Telecommunication devices have been woven into our society and became a necessity. Our cellphones now let us use features like email, texting, Facebooking, and that old novelty of calling people. People are not necessarily addicted to their phones, but to the instant access to others and information. This need to constantly be connected bodes well for the future of the companies that charge us a toll to access the data that we crave: the telecom giants.
The big players
Vodafone Group Plc (ADR) (NASDAQ:VOD) is the second largest phone carrier in the world behind China Mobile Ltd. (ADR) (NYSE:CHL) with 439 and 703 million subscribers, respectively. Based in the UK, Vodafone Group Plc (ADR) (NASDAQ:VOD) owns carriers throughout the European Union and owns 45% of the number one carrier in the US, Verizon Wireless. Verizon Communications Inc. (NYSE:VZ) owns the other 55% and has increasingly put pressure on Vodafone to sell out its minority stake.
Verizon Communications Inc. (NYSE:VZ) values the wireless business at nearly $100 billion, but Vodafone Group Plc (ADR) (NASDAQ:VOD) sees the company worth nearly 20% more, and that translates into an additional $20 billion. Verizon’s business model and size would allow it to absorb such an amount, since its business is annuity-like and it has one of the best mobile and data networks in the country. Adding an additional $20 billion to the balance sheet would put it in a more inflexible position compared to its largest rival AT&T Inc. (NYSE:T).
When the next wireless technology rolls out AT&T Inc. (NYSE:T) will have better financing opportunities than Verizon Communications Inc. (NYSE:VZ), but when you’re as big a player as Verizon is, this still shouldn’t pose a problem. Vodafone Group Plc (ADR) (NASDAQ:VOD) stated that if it accepted Verizon’s offer the UK company would be on the hook for billions in capital gains taxes, and that is a tax bill Vodafone Group Plc (ADR) (NASDAQ:VOD) does not want to foot.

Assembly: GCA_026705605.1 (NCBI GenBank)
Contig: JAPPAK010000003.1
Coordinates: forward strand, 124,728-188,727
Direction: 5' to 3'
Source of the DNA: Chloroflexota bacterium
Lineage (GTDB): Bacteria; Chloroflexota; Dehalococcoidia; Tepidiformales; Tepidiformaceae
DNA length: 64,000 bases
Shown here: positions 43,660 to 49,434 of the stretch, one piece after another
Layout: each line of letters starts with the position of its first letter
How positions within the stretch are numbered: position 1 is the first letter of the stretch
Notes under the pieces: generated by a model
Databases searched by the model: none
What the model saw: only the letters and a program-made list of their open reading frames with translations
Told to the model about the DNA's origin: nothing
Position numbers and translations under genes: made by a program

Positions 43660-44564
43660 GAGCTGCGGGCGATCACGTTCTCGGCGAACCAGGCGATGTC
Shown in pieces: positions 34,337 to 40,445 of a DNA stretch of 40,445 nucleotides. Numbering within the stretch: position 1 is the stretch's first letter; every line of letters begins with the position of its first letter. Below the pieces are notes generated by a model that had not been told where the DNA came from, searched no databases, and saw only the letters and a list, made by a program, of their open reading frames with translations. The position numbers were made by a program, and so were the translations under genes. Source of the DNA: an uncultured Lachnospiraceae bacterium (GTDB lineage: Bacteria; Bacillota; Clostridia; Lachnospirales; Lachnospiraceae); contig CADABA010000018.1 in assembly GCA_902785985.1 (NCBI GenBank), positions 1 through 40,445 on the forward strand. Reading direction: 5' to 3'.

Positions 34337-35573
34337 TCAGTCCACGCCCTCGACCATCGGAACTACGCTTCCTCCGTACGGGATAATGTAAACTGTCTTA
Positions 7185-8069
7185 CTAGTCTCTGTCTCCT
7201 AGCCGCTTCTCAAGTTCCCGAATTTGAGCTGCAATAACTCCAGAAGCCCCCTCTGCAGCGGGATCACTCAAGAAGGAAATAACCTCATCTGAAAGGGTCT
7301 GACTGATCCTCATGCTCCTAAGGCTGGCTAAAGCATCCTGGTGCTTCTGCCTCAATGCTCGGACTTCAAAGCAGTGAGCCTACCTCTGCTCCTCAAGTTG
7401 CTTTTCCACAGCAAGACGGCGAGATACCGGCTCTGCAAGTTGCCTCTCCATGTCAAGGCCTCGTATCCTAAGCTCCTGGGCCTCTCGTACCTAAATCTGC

Both Verizon Communications Inc. (NYSE:VZ) and AT&T have been subsidizing billions of dollars to cell phone makers over the years to bring the initial sticker price of a cell phone within reach of most Americans. Both AT&T and Verizon have seen improving margins as their customers have been keeping their phones longer, reducing the frequency of these subsidy payouts.
AT&T and Verizon Communications Inc. (NYSE:VZ) subsidies have been one of the reasons that smartphone penetration is over 50% in the US and companies like Apple Inc. (NASDAQ:AAPL) have become some of the most valuable companies in the world. If these subsidies are slowly phased out or reduced we will see more people looking to purchase older models, and this shift is already happening. As we saw from Verizon’s latest conference call, they saw a larger percentage of people purchased the 4S when the iPhone 5 came out than people buying the 4 when the 4S came out.
This trend could be troubling for manufacturers like Samsung and Apple Inc. (NASDAQ:AAPL), but it is good news for carriers who have been dolling out billions of dollars on behalf of their customers.
Ma Bell and Big Red also have some impressive dividend yields while paying out a reasonable level of free cash flow to support it. Verizon pays out 51% of its free cash flow, including its portion of earnings from Verizon Wireless, and AT&T pays out 53%. This means that AT&T and Verizon are free to do with the rest of their cash what they want. In 2012 AT&T used some of that cash and debt that it issued near 2% to repurchase shares that have a yield of 5%. By converting that equity into debt, AT&T is able to save over $770 million per year in dividends that don’t have to be paid out again. This amount will continue to grow as AT&T raises its dividend in the years to come.